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Saturday, July 2, 2022

Election 2022: With so little turnout, why does LA County even have a primary election?

The numbers were staggering.

The June 7 primary cost $82.2 million in Los Angeles County, requiring 12,000 election workers to conduct an election in which 597 total candidates were seeking 155 offices with vote by mail at more than 600 vote centers. All this in a county of 5.6 million registered voters.

But there was a missing ingredient — or at least it wasn’t enough, based on the starting numbers — in this provocative recipe for democracy: the electorate.

Less than 1 in 5 voters in LA County cast ballots, according to Friday’s data from the LA County Registrar-Recorder/County Clerk. And the statewide turnout, 19.9%, was not much better.

Time to throw in the towels at Open Primary?

No, says the system’s chief co-designer Steve Peace, a former San Diego-county assembly member who designed California’s top-two primary, governing state and congressional elections.

In fact, it is time to build on what he still believes is a well thought out system, with some much needed improvements.

“The whole purpose is to empower individual voters,” Shanti said last week while reflecting on the election.

But why even the primary if relatively few people vote?

First, say the experts: History.

In early editions of primaries in the 19th and early 20th centuries, you voted the way the “party boss” wanted you to vote.

“The people who control the party will decide who it is that gets nominated,” said Cal State Northridge professor Lawrence Baker.

Progressive-era political reform began to shift power from the owners and “political fixers” directly to the electorate in the primaries.

Over time the partisan primary system – which still blankets much of the country – took hold, with voters from each party choosing a candidate from their party to compete in the general election.

The desire to move away from the party-based system was the current that undermined its push for peace for the top-two primary system generations later.

“Voters don’t want others to tell them who they will vote for,” he said, noting that much of the country is still influenced by a partisan culture in which voters choose primary election candidates only from their own party. in order to determine who makes it to the general election.

In theory, the primary leads to a general election, which mathematically guarantees that the winner has a majority. But partisan primaries, as experts note, are more ideological, forcing candidates to reach political extremes. Pundits call this the “needle eye” problem, which makes it really difficult for legislators to focus on the public interest. Instead, once elected they often focus on the “far wing” of their party.

For Peace’s sake, the top two primary were a step away from this system, meant to bring in more independent voters, and move parties and candidates to the middle of the political spectrum, not overly partisan corners. Peace and his fellow top two supporters felt this would encourage a more competitive race for the state legislature and Congress.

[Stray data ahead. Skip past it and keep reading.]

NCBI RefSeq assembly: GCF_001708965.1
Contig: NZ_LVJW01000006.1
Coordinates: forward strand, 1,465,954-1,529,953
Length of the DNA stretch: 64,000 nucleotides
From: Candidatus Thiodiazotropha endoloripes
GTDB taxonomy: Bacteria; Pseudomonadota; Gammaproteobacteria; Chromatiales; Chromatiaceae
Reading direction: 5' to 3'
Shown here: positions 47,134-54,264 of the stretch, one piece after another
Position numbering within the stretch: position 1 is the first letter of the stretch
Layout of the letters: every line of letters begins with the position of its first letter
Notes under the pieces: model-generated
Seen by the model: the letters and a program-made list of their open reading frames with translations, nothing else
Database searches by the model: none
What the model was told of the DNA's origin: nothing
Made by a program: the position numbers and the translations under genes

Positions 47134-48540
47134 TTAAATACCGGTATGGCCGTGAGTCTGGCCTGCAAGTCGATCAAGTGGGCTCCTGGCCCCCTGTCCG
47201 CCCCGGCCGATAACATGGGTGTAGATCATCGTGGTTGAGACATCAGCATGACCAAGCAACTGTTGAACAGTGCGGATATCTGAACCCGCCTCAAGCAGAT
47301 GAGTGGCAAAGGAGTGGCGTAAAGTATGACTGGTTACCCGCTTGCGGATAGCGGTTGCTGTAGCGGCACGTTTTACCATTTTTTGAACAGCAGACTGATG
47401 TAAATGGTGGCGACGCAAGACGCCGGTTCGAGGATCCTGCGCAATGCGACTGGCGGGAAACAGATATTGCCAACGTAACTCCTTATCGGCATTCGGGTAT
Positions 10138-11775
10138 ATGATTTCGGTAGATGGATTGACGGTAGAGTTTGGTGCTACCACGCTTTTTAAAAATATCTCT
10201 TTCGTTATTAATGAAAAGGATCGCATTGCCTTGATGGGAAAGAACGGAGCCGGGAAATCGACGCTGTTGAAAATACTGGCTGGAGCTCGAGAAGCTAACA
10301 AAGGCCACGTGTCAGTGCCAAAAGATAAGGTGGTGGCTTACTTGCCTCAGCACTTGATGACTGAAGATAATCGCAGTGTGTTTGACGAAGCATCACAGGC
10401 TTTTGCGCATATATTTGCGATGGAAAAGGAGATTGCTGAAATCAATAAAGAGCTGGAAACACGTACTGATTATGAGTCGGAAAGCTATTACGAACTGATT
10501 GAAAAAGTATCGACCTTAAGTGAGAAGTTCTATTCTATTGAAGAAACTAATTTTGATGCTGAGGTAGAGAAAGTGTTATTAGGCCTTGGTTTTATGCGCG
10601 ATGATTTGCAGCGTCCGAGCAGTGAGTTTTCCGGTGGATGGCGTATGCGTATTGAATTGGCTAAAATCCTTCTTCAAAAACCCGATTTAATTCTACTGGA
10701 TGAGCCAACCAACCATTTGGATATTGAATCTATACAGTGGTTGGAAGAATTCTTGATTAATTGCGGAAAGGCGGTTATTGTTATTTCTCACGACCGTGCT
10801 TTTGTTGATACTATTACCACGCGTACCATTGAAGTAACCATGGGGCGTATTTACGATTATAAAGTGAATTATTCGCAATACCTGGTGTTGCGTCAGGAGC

The dome of the State Capitol shines in Sacramento, Calif. ( Associated Press Photo/Rich Pedroncelli)

But CSUN’s Baker says the current system can be complicated. Voters get tired when the line between primary and outright winning elections is blurred. He noted on the primaries, a belief that “nothing is really being settled here.” This was seen in the L.A. Mayoral race between Karen Bass and Rick Caruso, where as important as the race was, the preconception was that Bass and Caruso would face off in November.

Baker notes that in California, there is no longer a healthy, strong inter-party debate that can lead to more turnout for a given party’s candidate, and this discourages voting.

“The top two don’t really allow voters to have the kind of campaign and election that I think they can understand in the end,” he said.

Shanti acknowledged this year’s low turnout, but she’s not ready to throw the towel over the open primary concept she designed. It became Proposition 14, passed by voters in 2010, and was dubbed the top two primary act.

“Low turnout has nothing to do with open primary,” he said. “It had a lot to do with Donald Trump.” Whether you loved him or hated him, he said: “People are tired” after a cycle of relentlessly heated polls.

Steve Peace (Courtesy Photo)
Steve Peace (courtesy photo)

The goal, Shanti said, in the 2012 law, which began in the open primary, was to give power back to voters in a national primary culture that leans toward the interests of the party, not the average citizen. The top two primary allow voters to choose the candidate of any party, regardless of party.

“Open Primary is about having a proper environment and giving people access to the corridor,” Peace said.

But why are voters not showing up?

It helps when the presidential race is on the ballot. But aside from the presidential primaries in 2000 and 2008, you have to go back 40 years to find the state primary, in which more than half of registered people actually voted, according to data from the California Secretary of State’s office.

There are concerned people left and right in the latest poll.